ECONOMY

Leander ISD's Whitestone Elementary School, shown on Aug. 21, 2014, has six portable classrooms to help with increased student enrollment.  District officials say If the district couldn't use capital appreciation bonds to borrow money, it would have to put more students in portables.
Leander ISD's Whitestone Elementary School, shown on Aug. 21, 2014, has six portable classrooms to help with increased student enrollment. District officials say If the district couldn't use capital appreciation bonds to borrow money, it would have to put more students in portables.

Swelling School Districts Find a Costly Way to Grow Within State Debt Limits

Leander and other fast-growing school districts have relied heavily on a controversial financing tool called capital appreciation bonds to borrow money to expand even as they bump up against state limits on school district debt.

Keller ISD Superintendent Randy Reid spoke during an Aug. 11, 2014, town hall meeting, where attendees debated whether to put a $175 million bond up to Keller ISD voters in the general election.
Keller ISD Superintendent Randy Reid spoke during an Aug. 11, 2014, town hall meeting, where attendees debated whether to put a $175 million bond up to Keller ISD voters in the general election.

Critics Say Bond Elections Lack True Transparency

Texas voters approve billions of dollars in new local debt each year. A growing group of critics argues that voters wouldn't be so agreeable if they were more clearly informed of the debt that's already owed in their name.

Between cities, school districts and counties, more than half of all Texans live in areas where the bill for taxpayer-supported debt, including expected interest, totals more than $1 billion, according to state data analyzed by The Texas Tribune.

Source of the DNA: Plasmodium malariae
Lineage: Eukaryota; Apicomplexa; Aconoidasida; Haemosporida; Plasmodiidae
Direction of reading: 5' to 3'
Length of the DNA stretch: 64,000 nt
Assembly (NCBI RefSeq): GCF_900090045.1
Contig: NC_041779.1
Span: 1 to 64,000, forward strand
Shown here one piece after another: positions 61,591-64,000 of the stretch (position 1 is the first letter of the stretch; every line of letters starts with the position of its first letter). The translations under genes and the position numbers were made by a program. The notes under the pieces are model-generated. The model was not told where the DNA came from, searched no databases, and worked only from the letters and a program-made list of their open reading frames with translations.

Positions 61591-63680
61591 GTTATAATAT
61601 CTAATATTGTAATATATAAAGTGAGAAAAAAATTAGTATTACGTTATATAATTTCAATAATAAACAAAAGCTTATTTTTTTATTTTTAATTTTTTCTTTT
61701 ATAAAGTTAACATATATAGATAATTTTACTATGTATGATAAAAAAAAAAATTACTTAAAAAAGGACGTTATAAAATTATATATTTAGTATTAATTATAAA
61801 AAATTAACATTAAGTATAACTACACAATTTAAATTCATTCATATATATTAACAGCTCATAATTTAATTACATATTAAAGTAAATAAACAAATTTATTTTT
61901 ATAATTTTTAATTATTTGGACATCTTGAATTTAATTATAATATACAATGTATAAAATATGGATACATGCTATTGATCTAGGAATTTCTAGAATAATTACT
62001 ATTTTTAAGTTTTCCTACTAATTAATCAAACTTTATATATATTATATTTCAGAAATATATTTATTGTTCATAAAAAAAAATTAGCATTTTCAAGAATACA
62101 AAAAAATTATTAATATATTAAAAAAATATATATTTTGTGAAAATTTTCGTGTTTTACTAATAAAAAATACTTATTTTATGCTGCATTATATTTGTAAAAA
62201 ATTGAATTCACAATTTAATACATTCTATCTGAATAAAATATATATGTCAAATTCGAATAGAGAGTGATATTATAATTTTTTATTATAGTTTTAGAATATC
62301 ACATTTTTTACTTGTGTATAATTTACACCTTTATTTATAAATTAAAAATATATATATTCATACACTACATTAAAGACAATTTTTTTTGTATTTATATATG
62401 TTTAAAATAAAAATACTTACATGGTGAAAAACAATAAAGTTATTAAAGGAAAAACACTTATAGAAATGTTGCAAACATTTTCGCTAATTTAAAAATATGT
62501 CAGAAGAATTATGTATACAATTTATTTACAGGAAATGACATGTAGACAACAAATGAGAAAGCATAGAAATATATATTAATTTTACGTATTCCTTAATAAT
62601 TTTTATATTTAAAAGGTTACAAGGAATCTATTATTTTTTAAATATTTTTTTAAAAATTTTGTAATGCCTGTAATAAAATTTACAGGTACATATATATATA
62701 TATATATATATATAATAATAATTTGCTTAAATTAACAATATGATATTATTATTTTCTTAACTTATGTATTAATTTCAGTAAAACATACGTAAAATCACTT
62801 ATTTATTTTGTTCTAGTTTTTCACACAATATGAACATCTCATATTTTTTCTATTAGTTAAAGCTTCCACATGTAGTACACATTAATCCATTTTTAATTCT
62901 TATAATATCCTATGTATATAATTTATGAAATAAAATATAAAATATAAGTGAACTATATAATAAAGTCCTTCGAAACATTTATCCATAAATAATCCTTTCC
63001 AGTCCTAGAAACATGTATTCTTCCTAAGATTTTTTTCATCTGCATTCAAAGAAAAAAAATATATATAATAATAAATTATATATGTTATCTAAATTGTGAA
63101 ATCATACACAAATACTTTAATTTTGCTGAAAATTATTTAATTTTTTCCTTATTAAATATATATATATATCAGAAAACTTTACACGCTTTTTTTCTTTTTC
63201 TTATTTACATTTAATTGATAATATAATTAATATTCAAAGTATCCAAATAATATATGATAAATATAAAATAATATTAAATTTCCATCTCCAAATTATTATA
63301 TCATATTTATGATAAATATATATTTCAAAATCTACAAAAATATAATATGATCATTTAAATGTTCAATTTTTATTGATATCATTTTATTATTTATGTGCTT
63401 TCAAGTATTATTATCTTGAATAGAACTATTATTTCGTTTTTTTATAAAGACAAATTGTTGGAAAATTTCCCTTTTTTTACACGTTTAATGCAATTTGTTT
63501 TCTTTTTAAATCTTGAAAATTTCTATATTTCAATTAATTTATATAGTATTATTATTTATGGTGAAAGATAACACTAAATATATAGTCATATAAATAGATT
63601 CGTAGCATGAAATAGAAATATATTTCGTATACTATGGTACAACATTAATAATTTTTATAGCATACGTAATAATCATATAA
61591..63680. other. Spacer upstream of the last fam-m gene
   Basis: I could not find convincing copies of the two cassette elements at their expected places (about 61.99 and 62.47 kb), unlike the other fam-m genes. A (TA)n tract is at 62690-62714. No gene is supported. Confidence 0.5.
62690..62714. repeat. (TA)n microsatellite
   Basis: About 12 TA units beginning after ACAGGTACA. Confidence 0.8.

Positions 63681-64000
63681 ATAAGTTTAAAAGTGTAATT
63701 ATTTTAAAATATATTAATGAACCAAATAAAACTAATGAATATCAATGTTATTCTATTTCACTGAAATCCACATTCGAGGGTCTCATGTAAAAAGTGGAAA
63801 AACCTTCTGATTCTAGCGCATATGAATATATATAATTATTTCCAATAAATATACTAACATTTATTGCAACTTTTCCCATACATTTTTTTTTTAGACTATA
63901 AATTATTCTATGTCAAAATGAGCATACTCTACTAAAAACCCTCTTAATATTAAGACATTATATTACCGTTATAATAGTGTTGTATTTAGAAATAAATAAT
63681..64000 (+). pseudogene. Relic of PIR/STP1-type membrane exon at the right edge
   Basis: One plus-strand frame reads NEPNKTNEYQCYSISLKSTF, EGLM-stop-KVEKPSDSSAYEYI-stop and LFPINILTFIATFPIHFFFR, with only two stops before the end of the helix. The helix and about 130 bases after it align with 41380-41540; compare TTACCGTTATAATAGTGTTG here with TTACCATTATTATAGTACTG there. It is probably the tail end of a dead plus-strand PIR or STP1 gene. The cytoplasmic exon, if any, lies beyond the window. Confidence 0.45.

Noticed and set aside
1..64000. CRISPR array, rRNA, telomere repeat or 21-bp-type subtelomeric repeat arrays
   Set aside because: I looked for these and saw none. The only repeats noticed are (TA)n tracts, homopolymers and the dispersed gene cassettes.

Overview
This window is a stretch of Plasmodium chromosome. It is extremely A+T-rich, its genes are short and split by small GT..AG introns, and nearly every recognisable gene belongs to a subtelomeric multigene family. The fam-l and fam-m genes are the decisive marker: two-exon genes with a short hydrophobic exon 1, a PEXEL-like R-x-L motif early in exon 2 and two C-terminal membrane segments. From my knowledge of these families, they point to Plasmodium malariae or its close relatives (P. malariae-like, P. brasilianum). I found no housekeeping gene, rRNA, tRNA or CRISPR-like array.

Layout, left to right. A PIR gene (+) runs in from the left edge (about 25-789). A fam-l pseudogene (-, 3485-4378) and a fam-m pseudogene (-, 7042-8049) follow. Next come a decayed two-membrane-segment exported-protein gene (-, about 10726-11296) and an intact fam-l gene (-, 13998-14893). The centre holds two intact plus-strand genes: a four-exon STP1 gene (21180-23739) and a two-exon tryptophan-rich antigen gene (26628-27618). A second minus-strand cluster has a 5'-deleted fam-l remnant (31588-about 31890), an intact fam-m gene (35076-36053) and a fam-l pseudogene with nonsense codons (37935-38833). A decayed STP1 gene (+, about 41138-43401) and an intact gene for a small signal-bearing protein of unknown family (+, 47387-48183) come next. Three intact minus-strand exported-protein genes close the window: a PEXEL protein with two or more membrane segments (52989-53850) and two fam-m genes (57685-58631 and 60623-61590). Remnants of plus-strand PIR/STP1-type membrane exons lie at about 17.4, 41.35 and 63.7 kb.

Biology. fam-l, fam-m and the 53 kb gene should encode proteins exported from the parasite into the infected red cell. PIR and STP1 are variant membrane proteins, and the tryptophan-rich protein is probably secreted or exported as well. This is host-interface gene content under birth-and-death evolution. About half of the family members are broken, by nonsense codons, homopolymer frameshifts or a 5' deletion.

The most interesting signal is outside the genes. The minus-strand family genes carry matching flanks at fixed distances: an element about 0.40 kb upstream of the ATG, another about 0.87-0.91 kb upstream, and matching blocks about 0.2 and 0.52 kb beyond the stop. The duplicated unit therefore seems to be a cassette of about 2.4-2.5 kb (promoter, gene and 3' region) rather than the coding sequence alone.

Between cities, school districts and counties, more than half of all Texans live in areas where the bill for taxpayer-supported debt, including expected interest, totals more than $1 billion, according to state data analyzed by The Texas Tribune.

Local Debt Climbs as Cities Deal With Growth

Texas cities, counties and school districts are relying more on debt to maintain services in a fast-growing state. While critics argue communities need to work harder to live within their means, local officials say the issue is not that simple.

Critics Say Bond Elections Lack True Transparency

Keller ISD Superintendent Randy Reid spoke during an Aug. 11, 2014, town hall meeting, where attendees debated whether to put a $175 million bond up to Keller ISD voters in the general election.
Keller ISD Superintendent Randy Reid spoke during an Aug. 11, 2014, town hall meeting, where attendees debated whether to put a $175 million bond up to Keller ISD voters in the general election.

Texas voters approve billions of dollars in new local debt each year. A growing group of critics argues that voters wouldn't be so agreeable if they were more clearly informed of the debt that's already owed in their name.